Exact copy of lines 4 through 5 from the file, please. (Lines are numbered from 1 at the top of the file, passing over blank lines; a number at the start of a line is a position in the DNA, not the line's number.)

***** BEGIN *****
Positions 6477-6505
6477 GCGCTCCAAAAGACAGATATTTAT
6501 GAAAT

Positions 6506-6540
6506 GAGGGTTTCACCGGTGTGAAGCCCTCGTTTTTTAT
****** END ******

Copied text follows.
Positions 6506-6540
6506 GAGGGTTTCACCGGTGTGAAGCCCTCGTTTTTTAT